A piece by guest-blogger and BBC colleague Jean Mackenzie on what happens when we double our recommended daily allowance of fruit and vegetables.
I like vegetables, I like fruit, and I eat them each day without thinking. But I was ill prepared for the news I received on April 1. Apparently the five portions that the government recommends we eat every day was not enough. Nor was seven. In fact, according to a group of researchers at a London university, ten was the ideal daily amount.
“What?” we squeaked as we sat in our editorial meeting that morning. We felt sure that this was one of our newspapers’ more ridiculous April Fools’ Day jokes. “Who on earth eats ten portions of fruit and vegetables a day, and how is that even possible?” we asked before discarding another ‘academic report’ into the dustbin of news.
But days later I still could not shake this headline. I had suddenly realised that for a “health-conscious” person there was an alarming lack of vegetables in my diet. Okay, I’m no food saint; mainly because I adore food. I’m what you might call a “foodie”. There’s cheese, for example: the greatest food ever created. Then there are all the things that cheese helps to make just so delicious, pizza being at the top of that list. Red wine also plays a rather larger role in my diet than I’d like to admit.
But bad habits aside, I do watch what I eat and I have taught myself about nutrition. I like to eat a good dose of protein and try to limit the amount of sugar I consume. On a good week it’s omelette for breakfast, and soups and salads for lunch. Dinner will always involve vegetables in some form, and I snack on almonds and yoghurt. But even with this “healthy” diet, I realised, to my horror, I was only ever getting about three portions of vegetables a day. How had I never noticed?
So I decided to put this new finding to the test. I wasn’t expecting life-changing consequences, but I was curious. What impact would over-indulging on vegetables have on my weight? Would I feel better for it? And what would the effect on my skin and my bank balance be? Now it’s important to note that this was not a diet. I allowed myself to eat and drink whatever I wanted, so long as I got my ten portions. But, I had worked out that to make it possible I’d need to eat roughly two portions for breakfast, three for lunch and three for dinner. The other two could come from snacks.
I started enthusiastic; excited about what lay before me: a kitchen table piled high with food as brightly coloured as the Ocado van it arrived in.
But this enthusiasm was short-lived. My breakfast of scrambled eggs, smoked salmon and cherry tomatoes with some blueberries on the side was not the perfect Monday morning start I’d envisaged. By the time I’d finished my 14th half cherry tomato (to make up the seven required for a portion) I couldn’t stomach the half punnet of blueberries. I took them with me while I applied my make up for the day but by the time I had to leave the house I’d barely made a dent. They had to be downed like a shot of tequila on a Friday night as I stood by the sink waiting to clean my teeth. This false start plagued me throughout the day. I’d eaten too much too soon and I just got fuller. I couldn’t contemplate the bread that came with my roasted vegetable salad at lunch;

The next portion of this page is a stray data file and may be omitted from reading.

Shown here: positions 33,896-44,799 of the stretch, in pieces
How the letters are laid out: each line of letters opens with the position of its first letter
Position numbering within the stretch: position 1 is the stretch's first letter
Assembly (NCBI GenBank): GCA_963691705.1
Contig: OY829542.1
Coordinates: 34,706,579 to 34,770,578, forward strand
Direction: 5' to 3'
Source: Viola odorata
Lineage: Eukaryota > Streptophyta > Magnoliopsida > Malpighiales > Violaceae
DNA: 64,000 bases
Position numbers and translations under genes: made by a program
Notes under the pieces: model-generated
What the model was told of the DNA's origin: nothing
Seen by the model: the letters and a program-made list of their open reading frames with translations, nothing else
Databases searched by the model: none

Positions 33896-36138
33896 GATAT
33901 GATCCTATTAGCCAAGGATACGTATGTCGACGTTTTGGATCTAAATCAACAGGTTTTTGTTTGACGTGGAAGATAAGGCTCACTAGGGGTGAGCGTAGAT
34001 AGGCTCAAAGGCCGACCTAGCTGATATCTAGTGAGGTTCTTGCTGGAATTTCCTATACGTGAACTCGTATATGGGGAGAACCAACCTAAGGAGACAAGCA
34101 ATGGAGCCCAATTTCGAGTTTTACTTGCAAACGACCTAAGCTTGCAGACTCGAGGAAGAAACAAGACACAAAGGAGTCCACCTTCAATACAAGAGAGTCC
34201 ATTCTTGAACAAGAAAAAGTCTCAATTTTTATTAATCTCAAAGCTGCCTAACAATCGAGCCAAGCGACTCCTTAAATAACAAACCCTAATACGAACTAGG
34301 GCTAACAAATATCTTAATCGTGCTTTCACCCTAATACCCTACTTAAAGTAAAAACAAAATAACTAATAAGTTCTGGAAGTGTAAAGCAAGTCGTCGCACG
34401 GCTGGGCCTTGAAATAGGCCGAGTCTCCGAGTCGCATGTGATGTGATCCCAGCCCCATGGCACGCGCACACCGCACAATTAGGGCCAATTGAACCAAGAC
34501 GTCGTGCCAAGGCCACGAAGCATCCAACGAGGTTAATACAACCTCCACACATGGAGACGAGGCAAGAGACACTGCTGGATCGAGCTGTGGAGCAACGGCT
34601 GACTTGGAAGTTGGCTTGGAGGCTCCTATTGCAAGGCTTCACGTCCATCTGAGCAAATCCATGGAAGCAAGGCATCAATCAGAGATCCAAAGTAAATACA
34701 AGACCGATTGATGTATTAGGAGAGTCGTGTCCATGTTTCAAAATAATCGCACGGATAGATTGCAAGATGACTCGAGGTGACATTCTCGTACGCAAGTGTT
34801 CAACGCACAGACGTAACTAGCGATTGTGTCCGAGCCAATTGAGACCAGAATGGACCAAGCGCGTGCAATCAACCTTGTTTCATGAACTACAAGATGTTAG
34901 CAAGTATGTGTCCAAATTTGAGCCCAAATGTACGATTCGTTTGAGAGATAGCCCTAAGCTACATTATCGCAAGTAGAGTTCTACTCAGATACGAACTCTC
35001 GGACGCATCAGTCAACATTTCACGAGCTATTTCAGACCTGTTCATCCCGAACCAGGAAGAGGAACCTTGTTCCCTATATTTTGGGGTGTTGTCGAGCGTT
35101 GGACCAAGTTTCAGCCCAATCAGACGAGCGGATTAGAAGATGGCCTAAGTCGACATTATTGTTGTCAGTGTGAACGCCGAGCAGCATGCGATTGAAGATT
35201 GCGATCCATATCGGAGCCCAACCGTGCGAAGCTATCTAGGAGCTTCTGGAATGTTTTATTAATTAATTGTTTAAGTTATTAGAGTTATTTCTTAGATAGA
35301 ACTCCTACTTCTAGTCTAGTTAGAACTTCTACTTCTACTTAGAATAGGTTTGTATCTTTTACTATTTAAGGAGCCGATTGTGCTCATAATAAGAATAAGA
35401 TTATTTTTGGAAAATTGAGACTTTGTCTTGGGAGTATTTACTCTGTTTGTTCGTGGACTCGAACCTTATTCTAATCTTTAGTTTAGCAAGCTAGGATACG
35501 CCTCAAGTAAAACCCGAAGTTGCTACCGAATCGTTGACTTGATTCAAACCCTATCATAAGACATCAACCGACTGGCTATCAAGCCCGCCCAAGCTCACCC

my afternoon tangerines were forced down at 5 o clock; and when dinner rolled around I decided to replace my chicken and three portions of vegetables, with just three portions of vegetables, crudité-style.
By the time got into bed, bloated and full, I’d learnt my first and most important lesson of the week. I was not going to be able to eat what I wanted because ten portions of fruit and vegetables doesn’t leave room for a lot else. Well at least I was going to lose weight, right? A week eating just vegetables had to do something I thought. But it wasn’t that easy, because life doesn’t allow you to just eat vegetables, certainly not my slight chaotic, shift-working life, with a penchant for socialising.
So Monday wasn’t the only day I found myself over-eating; forcing down food when not remotely hungry, because sometimes I couldn’t eat vegetables, or frankly I didn’t want to. The sensation of feeling hungry quickly became a thing of the past, and by mid-week I had forgotten what it felt like to want food. I had also become accustomed to permanent bloating; my stomach felt like it was carrying a balloon full of water.
But things were improving. I was finding useful windows to slip in the odd portion, like blueberries before my morning shower. Genius. Exercise helped too because it made room for more food, thereby easing the stuffed-ness. The days I cycled into work were better. Thursday came and, for the first time, I starting to see some benefits. I was working a torturous 12 hour shift, which needed good vegetable planning, but with the right plastic container, I was confident.